With 2012 Presidential Election Cementing Patient Protection & Affordable Care Act into American Healthcare System, MPL looks for Common Ground
Last month’s 2012 presidential election was, at least in part, a referendum on the Patient Protection & Affordable Care Act, as it was the signature legislative achievement of President Barack Obama’s first term in office and his challenger, Mitt Romney, had campaigned on repealing the law that is expected to extend healthcare coverage to an additional 32 to 50 million Americans.
With the election firmly cementing the Affordable Care Act into our healthcare system, tort reform advocates are hoping to find common ground with the Obama Administration in order to improve the nation’s medical liability system.
“No matter how you slice it, this was a decisive win for the President, one that is certainly going to give him some momentum heading into 2013,” said Mike Stinson, director of government relations for the Physician Insurers Association of America (PIAA), who also noted that the Democratic Party picked up four seats in its Senate caucus and eight seats in the House of Representatives. “In terms of PIAA, we can definitely see that we have an uphill battle. The numbers weren’t good for us in the Senate to begin with, and passing any kind of [tort reform] legislation now is going to be very tricky. We’ll have to see if we take on a more defensive role in the new Congress should the trial lawyers decide to move ahead with any legislation that is clearly against our interests.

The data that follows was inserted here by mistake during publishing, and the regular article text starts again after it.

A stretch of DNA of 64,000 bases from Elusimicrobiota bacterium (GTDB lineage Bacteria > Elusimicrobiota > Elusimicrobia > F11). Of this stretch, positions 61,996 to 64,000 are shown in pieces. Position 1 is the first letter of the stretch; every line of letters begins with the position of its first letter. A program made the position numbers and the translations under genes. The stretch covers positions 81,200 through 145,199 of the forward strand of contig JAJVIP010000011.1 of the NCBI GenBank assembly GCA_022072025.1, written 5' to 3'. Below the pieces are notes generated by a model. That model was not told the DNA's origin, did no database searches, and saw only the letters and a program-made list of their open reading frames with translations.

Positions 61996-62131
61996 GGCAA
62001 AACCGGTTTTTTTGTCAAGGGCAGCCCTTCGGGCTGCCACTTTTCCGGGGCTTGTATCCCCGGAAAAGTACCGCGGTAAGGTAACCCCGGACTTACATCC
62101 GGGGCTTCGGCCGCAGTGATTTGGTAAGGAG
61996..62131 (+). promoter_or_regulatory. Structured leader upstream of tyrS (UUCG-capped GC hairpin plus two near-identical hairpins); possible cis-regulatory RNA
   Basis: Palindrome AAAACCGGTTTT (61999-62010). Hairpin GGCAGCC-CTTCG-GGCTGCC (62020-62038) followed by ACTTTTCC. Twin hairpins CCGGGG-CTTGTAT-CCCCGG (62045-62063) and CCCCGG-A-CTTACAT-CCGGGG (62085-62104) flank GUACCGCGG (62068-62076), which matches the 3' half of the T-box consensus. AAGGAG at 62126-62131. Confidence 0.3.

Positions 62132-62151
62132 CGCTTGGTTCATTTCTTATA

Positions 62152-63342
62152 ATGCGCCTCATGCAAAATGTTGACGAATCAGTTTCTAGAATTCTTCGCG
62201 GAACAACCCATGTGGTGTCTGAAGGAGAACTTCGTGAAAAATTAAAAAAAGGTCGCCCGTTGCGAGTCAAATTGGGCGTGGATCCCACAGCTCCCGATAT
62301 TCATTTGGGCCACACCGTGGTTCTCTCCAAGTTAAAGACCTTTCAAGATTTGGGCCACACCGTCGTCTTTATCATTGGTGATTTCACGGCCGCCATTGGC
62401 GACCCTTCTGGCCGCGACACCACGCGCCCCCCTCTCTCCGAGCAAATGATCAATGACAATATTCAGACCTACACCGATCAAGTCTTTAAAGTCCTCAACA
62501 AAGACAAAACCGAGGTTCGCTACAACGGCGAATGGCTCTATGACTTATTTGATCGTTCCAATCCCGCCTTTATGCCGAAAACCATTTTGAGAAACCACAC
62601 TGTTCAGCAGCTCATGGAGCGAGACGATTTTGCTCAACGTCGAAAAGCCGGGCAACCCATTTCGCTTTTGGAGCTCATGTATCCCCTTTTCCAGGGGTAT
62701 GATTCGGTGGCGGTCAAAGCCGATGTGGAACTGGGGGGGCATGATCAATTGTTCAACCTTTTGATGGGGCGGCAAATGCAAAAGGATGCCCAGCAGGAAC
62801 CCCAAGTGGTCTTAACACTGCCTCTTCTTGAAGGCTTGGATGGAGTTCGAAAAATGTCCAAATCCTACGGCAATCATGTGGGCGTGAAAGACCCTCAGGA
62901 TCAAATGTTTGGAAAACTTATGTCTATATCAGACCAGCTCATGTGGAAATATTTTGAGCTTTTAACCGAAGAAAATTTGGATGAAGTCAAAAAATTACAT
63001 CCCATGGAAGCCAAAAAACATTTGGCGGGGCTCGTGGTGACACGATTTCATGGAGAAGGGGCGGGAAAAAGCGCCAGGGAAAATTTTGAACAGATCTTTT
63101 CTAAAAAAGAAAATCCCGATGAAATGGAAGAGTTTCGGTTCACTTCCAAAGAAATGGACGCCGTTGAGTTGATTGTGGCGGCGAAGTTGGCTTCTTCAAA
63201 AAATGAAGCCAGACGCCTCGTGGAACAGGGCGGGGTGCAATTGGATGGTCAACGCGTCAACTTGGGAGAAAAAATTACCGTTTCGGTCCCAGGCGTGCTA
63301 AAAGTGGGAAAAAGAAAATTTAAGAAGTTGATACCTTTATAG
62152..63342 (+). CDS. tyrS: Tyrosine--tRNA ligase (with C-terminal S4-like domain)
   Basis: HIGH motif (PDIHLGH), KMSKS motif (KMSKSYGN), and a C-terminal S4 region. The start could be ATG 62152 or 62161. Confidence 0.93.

“It would be my guess that—in the House—we will have continued efforts to pass H.R. 5, the HEALTH Act. Congressional leadership is very strong on that bill, although even if the House passes it, there is little to no chance that anything will happen with that bill in the Senate.”
Among other tort reforms, the HEALTH Act would limit non-economic damages to the greater of two times the amount of economic damages or $250,000. While that is not going to be signed into law with a Democratic-controlled Senate and an Obama presidency, some are hopeful that a deal could be reached on proposals for alternative dispute resolution programs or healthcare courts, noting that in his Sept. 9, 2009, address to Congress, the President had announced an initiative to deal with the rising costs of healthcare associated with medical malpractice lawsuits.
Republicans would prefer what they refer to as “traditional” tort reforms, like those in the HEALTH Act, and have been skeptical of the sincerity behind the President’s pledge, recently writing a letter to the Department of Health & Human Services requesting why none of the monies earmarked for tort reform grants have been used to institute “traditional” medical malpractice reforms.
“President Obama, in a speech to a joint session of Congress on healthcare, directed you to move forward on an initiative aimed at reducing health care costs … pursuant to the President’s orders, the HHS, through the Agency for Healthcare Research and Quality (AHRQ), awarded $23.2 million to fund demonstration and planning projects.
“Frivolous lawsuits and the high cost of malpractice insurance are dragging down our health care system. The goal of ‘traditional’ medical malpractice reforms is not to hinder meritorious lawsuits, but rather to reduce the incidence of frivolous lawsuits, inflated awards and inflated attorneys’ fees. However, the AHRQ’s description of the research being funded does not mention, much less emphasize, reforms to medical malpractice laws.”